It has been over a year since director Nagraj Manjule’s second film, ‘Sairat’, became a phenomenon. The 41-year-old is now set to appear in a pivotal role in ‘The Silence’, a Marathi film directed by Gajendra Ahire, which explores the devastation of sexual violence. In this interview, Manjule talks about what drew him to the complex character he portrays in it, why filmmaking remains closer to his heart than acting and how ‘Sairat’ acquired a life of its own.
The character you play in ‘The Silence’ is rather dark, but complicated. Is that what attracted you to the role?
You know how it is in Hindi films, where everything is in black and white and the villain is pure evil. That’s not how it is in real life. Any person who behaves badly is not completely bad. In Rama and Ravana’s story, we depict Rama as good but if Ravana were to tell that story, he wouldn’t put it that way. He is the hero in his own story and Rama is the villain. When I thought about my character, I realised that he has not set out to be the villain. Something triggers his actions, which badly affects other people. I didn’t want to portray him as a man who laughs loudly or signals overtly that he is a villain. I wanted to play him as an ordinary man, with a negative shade.
What drew you to this film?
The story and the character, of course, but also the cast. This movie was shot a year before Sairat, and I had some time in hand. I heard that Anjali (Patil) and Raghubir Yadav are in it. I thought to myself that I’m neither a great actor nor someone who has years of acting experience. If I’m getting an opportunity to work with such actors, then I should grab it.
Acting and filmmaking are different creative processes. Which do you find more challenging and rewarding?
For me, directing a film is more challenging, but also more rewarding. That’s because when you’re making a film, you’re taking full responsibility for telling a story. An actor is a means by which someone else’s story is told. Whether or not the actor connects to the story does not matter so much. Acting is fun, yes, but not as much as directing is. This is something I realised quite late in life; I was very keen to act when I was young. But I prefer writing and directing, because these fulfill my intrinsic need to tell my stories.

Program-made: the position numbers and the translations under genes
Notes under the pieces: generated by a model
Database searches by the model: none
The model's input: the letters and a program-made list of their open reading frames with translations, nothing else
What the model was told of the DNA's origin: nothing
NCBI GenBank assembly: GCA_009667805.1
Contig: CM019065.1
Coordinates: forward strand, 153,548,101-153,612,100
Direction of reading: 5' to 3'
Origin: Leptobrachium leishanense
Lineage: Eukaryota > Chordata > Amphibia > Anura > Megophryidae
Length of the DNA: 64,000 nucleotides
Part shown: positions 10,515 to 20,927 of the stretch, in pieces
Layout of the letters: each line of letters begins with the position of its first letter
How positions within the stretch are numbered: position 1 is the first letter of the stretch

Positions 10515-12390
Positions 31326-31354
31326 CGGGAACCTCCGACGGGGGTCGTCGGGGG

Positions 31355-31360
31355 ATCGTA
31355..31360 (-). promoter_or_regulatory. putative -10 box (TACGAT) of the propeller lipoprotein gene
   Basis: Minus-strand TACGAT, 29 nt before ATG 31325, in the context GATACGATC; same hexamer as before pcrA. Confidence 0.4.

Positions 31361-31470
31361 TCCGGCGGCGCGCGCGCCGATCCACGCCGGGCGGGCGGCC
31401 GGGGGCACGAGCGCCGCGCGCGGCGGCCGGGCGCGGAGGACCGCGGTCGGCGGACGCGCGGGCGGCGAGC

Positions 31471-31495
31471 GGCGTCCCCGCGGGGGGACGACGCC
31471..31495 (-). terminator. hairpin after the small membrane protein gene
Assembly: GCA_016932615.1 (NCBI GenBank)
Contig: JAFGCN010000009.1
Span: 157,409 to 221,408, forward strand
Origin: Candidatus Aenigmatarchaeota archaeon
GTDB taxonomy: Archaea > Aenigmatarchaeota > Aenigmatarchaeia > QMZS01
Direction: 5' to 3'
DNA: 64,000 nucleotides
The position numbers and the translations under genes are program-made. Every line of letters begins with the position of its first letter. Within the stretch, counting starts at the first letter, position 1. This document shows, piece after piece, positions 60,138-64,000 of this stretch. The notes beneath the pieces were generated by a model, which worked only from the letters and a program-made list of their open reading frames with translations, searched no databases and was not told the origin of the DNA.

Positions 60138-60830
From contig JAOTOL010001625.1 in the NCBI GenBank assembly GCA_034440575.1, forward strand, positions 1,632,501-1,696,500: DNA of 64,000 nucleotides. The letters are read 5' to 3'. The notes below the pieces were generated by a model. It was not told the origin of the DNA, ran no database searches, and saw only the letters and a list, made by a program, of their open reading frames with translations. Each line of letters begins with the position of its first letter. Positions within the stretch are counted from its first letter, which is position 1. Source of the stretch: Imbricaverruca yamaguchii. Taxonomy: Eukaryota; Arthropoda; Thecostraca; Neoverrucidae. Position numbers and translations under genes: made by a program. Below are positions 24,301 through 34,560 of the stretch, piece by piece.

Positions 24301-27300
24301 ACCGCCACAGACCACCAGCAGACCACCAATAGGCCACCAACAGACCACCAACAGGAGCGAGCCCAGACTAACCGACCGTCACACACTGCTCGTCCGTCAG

Amitabh Bachchan is acting in your next film. Would it have been possible without the massive success of ‘Sairat’?
Anything is possible, but maybe it wouldn’t have worked out so easily. He (Bachchan) might have liked the script, but now there is also a certain amount of trust he has in me, because I have proved myself. But if I had taken a bad script to him, I don’t think the collaboration would have worked out, despite the success of ‘Sairat’. So, I look on every new project as a new beginning.
Tell us about the new film. I heard it’s based on the true story of how football changes the lives of a group of underprivileged children.
That’s true, but, unfortunately, I can’t reveal more because we have just begun with pre-production. It’s too early to share anything more right now.
Back to ‘Sairat’. It could have been like any other love story, but for how convincingly it dealt with caste identities. Do you think the Hindi remake, produced by Karan Johar, will be able to pull that off?
Karan Johar is a good filmmaker, and he has his own style. There must have been something about the film that he liked. Tastes change from person to person, and remakes don’t need to be exactly the same as the original. Because I’m a serious sort of man, ‘Sairat’ is the way it is. I wanted to direct the Telugu remake myself, in fact, but there were some delays with the project and I got the time to think it over. I realised I would be repeating what I had already said in ‘Sairat’, and that would just be a waste of time. Some friends also advised me against it, saying that I have enough original stories to work with. I don’t believe in clinging on to my creative projects. It’s like Sant Tukaram said, ‘Once you have set something free into the world, the wind becomes its father and mother. How it shapes up is no longer in your hands.’ I may have made ‘Sairat’, but it is now everyone’s film.